Examining all of the works together, across time and field of study, there is a certain evolution of perceptions of Carroll’s work and expansion of academic spheres referencing the Alice books over time. Though we cannot be certain of a casual relationship, this expansion into a vast number of unrelated academic spheres followed the pioneering psychoanalytical studies of Alice in Wonderland and Through the Looking-Glass.

All of the aforementioned works stemmed from two initial texts, the stories Lewis Carroll created for Alice Liddell and her sisters over a century ago. The psychoanalytic research that contextualized the Alice books in the former half of the twentieth century added a layer of other authors’ meanings and perspectives to the original work, and established additional controversy and discussion surrounding the text that deepened Alice’s cultural hold. It is possible that the iconic status of Carroll’s work, re-contextualized by its references in psychological studies, made it an attractive teaching tool for concepts and theories in psychology, cognitive development, communication, and human interaction, and from that base expanded into new academic spheres at the latter end of the 20th century and into the present era.

Alice in Wonderland and Through the Looking-Glass are works that defy their own scope, and are pervasive because they pushed boundaries of the literary form by exploring space, time, logic, and psychology in a paradigm-shattering manner. Lewis Carroll stole language and logic from its culture and society in the natural world, manipulating it into the communication patterns of Wonderland. His writings built new meaning by tearing old language into its constituent pieces, and playing with the seams, the logics, that assemble them.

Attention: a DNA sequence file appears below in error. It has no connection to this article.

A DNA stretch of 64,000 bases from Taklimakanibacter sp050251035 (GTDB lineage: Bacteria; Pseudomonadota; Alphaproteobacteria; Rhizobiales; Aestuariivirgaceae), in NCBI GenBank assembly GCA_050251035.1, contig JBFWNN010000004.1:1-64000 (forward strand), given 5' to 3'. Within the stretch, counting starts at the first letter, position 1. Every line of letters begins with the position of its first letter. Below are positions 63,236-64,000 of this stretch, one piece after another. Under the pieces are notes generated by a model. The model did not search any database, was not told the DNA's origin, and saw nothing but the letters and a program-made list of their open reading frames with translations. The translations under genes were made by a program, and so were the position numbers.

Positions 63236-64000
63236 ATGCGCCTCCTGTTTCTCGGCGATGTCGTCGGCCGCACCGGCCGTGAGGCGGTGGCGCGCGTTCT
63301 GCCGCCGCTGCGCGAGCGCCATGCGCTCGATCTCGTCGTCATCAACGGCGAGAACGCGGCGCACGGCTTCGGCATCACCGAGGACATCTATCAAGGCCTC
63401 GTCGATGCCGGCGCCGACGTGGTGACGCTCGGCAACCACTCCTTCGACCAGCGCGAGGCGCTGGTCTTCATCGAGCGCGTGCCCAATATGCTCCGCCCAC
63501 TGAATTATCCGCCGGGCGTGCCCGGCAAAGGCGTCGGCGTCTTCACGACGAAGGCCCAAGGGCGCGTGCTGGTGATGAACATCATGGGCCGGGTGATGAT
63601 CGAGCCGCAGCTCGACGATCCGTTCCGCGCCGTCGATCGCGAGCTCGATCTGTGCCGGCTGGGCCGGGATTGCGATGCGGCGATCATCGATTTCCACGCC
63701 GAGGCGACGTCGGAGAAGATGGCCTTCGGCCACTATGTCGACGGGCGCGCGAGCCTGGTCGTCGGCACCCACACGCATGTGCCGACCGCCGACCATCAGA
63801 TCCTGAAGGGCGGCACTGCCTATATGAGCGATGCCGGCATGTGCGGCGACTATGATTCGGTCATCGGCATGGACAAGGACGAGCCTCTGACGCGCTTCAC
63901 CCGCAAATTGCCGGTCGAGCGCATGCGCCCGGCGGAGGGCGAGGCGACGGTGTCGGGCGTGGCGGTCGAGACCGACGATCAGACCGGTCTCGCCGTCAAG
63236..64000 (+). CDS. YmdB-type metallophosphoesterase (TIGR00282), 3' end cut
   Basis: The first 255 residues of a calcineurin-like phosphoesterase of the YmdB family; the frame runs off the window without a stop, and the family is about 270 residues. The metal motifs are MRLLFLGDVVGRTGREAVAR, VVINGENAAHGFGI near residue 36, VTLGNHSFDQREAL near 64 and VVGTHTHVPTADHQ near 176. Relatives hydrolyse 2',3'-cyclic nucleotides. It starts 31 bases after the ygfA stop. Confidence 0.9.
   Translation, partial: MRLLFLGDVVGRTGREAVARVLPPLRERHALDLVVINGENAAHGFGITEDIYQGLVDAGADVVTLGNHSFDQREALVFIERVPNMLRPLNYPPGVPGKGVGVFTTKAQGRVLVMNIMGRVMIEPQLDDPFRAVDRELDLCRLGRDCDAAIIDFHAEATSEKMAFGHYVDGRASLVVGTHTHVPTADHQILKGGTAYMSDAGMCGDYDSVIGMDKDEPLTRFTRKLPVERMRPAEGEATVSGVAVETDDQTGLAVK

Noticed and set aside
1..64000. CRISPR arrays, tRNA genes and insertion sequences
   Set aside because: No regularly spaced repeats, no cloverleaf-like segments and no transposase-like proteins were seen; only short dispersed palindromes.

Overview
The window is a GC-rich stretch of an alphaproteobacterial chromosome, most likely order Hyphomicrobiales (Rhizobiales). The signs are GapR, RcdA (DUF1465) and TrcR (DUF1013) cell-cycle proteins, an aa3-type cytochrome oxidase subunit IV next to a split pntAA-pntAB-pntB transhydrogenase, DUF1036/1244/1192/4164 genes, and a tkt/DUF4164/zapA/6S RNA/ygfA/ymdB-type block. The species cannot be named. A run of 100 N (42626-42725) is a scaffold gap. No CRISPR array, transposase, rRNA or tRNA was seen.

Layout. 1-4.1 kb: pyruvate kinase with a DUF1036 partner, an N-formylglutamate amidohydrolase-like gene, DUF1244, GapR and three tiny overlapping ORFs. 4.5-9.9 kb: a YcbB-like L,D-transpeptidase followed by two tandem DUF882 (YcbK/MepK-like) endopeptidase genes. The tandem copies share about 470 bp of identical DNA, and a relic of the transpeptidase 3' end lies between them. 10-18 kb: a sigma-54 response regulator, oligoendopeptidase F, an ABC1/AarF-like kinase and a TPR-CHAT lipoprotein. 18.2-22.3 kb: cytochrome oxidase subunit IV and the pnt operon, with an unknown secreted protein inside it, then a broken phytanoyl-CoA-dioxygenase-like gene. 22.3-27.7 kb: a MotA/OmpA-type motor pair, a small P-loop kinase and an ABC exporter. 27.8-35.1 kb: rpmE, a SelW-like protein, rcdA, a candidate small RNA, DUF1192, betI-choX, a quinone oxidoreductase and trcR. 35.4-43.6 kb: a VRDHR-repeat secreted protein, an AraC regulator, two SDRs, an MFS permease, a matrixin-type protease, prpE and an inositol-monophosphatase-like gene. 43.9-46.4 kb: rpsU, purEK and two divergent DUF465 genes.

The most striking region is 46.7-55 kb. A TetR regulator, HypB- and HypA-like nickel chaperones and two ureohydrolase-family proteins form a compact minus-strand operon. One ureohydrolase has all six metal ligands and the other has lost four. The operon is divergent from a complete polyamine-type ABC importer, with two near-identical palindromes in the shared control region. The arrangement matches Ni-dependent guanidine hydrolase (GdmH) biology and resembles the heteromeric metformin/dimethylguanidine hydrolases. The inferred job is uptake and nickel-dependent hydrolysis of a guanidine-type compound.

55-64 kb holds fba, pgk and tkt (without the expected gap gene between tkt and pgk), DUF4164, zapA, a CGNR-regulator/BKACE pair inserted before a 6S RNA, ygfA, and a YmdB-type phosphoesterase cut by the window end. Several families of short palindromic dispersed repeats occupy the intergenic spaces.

The works that examine the Alice books take Wonderland’s language and logic from their context, and apply them back to reality. Carroll’s work, eternally present within the realm of literature, theater, film, and entertainment, has further invaded our world by its continued relevance in psychology and both formal and applied sciences, which reference it to explain relevant concepts and theories. As academic works increasingly move from determining the meaning and context of the Alice books to defining and explaining real-world phenomena, Wonderland becomes less of a fantasy and more a tangible part of our reality.

Works Cited

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Maharajh, H. "Alice in Wonderland: the Multi-Racial Small Group in Clinical Practice." The International Journal of Social Psychiatry 30.1-2 (1984): 85-87

Podoll, K. and D Robinson. "Lewis Carroll's Migraine Experiences." Lancet 353. 9161 (1999): 1366

Schilder, Paul. “Psychoanalytic Remarks on Alice in Wonderland and Lewis Carroll.” The Journal of Nervous and Mental Disease 87.2 (1938) 159-168

Skinner, J. “Lewis Carroll's Adventures in Wonderland.” American Imago 4 (1947): 3-31

Solomon, J.C. “Alice and the Red King — The Psycho-Analytic View of Existence.” The International Journal of Psychoanalysis 44 (1963): 63-73.

Todd, J. "The Syndrome of Alice in Wonderland " Canadian Medical Association Journal 73. 9 (1955): 701-4

Watzlawick, Paul, Janet Beavin Bavelas, and Don D. Jackson. Pragmatics of Human Communication; A Study of Interactional Patterns, Pathologies, and Paradoxes New York: Norton, 1967

Whitelaw, W.A. and A.J. Black. "Sleep of the Great." Respiration Physiology 119. 2-3 (2000): 209-17


Victorian Web Overview Lewis Carroll

Last modified 17 May 2010